Do not get me wrong, there are of course steps that can and must be taken to evolve the relationship between stakeholders, from the concept stage through to the execution and outcome stage.
One example is the Staircase of Relationships presented by Malcolm Morley in his June 9th, 2016 blog post of the same name.
But here is the thing . . . building successful relationships is not simply a matter of following a recipe in a cookbook, or following Ikea-like instructions to assemble a piece of furniture.
If it were that simple, then everyone would be doing it. The high rate of complex relationship failures speaks to the inadequacy of the simple plan approach.
Based on my experience over the past 20 plus years in developing my relational model framework – including the core Relationship Charter – I have found that success begins with a desire to work together.
This means that I have had to learn how to facilitate a “WE” mentality or mindset based upon understanding key external triggers. In other words, understanding the triggers that get people beyond an us against them attitude, to a WE mindset. This is the key to relationship success.
Think of it like diet and exercise. People know that eating right and working out 2 to 3 times a week is good for them. However, it usually doesn’t lead to a sustainable change in behavior until something major happens, such as a heart attack.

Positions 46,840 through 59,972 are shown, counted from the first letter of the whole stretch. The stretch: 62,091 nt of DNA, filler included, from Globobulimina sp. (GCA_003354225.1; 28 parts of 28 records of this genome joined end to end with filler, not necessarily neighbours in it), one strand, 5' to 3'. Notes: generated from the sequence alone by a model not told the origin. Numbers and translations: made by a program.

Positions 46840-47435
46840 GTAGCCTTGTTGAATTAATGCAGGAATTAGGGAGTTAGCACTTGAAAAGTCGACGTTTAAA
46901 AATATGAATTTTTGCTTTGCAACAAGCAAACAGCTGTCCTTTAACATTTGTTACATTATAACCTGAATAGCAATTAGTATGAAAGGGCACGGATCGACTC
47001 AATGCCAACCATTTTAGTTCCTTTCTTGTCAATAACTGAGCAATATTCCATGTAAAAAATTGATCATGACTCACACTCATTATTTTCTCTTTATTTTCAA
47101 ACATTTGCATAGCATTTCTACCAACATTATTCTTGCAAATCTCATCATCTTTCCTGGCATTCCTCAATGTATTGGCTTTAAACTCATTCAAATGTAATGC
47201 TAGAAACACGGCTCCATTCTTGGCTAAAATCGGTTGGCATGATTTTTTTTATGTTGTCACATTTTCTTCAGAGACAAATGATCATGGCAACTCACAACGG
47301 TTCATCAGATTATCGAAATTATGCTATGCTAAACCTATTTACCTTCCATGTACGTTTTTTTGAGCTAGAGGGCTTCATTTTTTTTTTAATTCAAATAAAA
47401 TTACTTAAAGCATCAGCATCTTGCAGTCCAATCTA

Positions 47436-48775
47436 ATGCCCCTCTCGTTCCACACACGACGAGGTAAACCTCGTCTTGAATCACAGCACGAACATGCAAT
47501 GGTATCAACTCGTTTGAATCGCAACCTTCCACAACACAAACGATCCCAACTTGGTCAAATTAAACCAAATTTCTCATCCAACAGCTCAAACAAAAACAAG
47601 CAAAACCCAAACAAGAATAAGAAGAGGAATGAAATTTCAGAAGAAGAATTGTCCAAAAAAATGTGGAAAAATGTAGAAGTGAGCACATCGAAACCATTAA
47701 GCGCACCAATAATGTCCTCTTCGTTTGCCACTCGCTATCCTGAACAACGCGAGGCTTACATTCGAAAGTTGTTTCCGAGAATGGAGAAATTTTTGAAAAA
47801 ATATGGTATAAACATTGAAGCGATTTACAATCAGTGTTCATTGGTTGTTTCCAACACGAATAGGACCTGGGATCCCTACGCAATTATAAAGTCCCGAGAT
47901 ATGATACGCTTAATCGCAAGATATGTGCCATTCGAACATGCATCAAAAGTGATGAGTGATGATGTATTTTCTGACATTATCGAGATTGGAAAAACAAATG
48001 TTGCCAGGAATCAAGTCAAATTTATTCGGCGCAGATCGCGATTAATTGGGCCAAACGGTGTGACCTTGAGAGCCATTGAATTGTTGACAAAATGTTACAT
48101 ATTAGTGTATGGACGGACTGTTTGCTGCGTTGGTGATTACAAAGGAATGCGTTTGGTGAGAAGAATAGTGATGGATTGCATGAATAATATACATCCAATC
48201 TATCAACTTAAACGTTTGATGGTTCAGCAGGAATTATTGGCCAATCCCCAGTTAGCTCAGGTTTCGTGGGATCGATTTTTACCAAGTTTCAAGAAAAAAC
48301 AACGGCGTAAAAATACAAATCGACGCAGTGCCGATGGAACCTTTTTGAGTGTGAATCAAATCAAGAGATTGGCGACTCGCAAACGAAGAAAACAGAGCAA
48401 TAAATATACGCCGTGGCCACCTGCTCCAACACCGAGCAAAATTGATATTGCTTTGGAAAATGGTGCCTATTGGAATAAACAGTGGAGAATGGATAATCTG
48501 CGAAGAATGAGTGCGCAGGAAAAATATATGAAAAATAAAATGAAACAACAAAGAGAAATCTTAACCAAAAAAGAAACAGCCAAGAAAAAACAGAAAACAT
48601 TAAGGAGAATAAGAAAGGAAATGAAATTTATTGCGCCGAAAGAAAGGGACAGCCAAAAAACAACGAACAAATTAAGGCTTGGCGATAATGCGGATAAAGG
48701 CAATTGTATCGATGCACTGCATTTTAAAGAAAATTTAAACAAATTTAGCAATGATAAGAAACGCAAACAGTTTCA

It seems that only when it gets to a critical or a crisis stage that people are willing to take proactive measures to change. In the case of relationships, this means moving towards greater collaboration and cooperation.
Take the I-35 Bridge collapse in Minnesota.
I talked about this at length in previous posts.
When the tragedy struck, the state and its suppliers put aside all standard procedures and rolled up their sleeves and worked together to achieve a solution.
The end result was a bridge that was built in record time at considerable cost savings.
Unfortunately, and in the absence of a crisis, with the next bridge project, the state reverted to its old ways. They subsequently ran into the same old problems that have traditionally infected the relationships between key stakeholders in the public sector.
The question is why? If it worked so well for the I-35 project, why wasn’t the same approach adopted for all future projects?
In short, do we only work well together when faced with a crisis? Is getting to WE impossible outside of the framework of dire circumstances?
This brings us back to my original point in today’s post.
Relationship models that do not take into account the above variables of human nature, and thus enforce compliance to a set of executable criteria alone, will not achieve success.
There has to be a desire to work together.
In my next post, I will tell you how to create that desire within the framework of my relational model in the absence of a crisis trigger.
In the meantime, and if you want to get a truly in-depth understanding of how to create the desire to work together outside of a crisis scenario, here is the link to my book Relationships First: The New Relationship Paradigm In Contracting.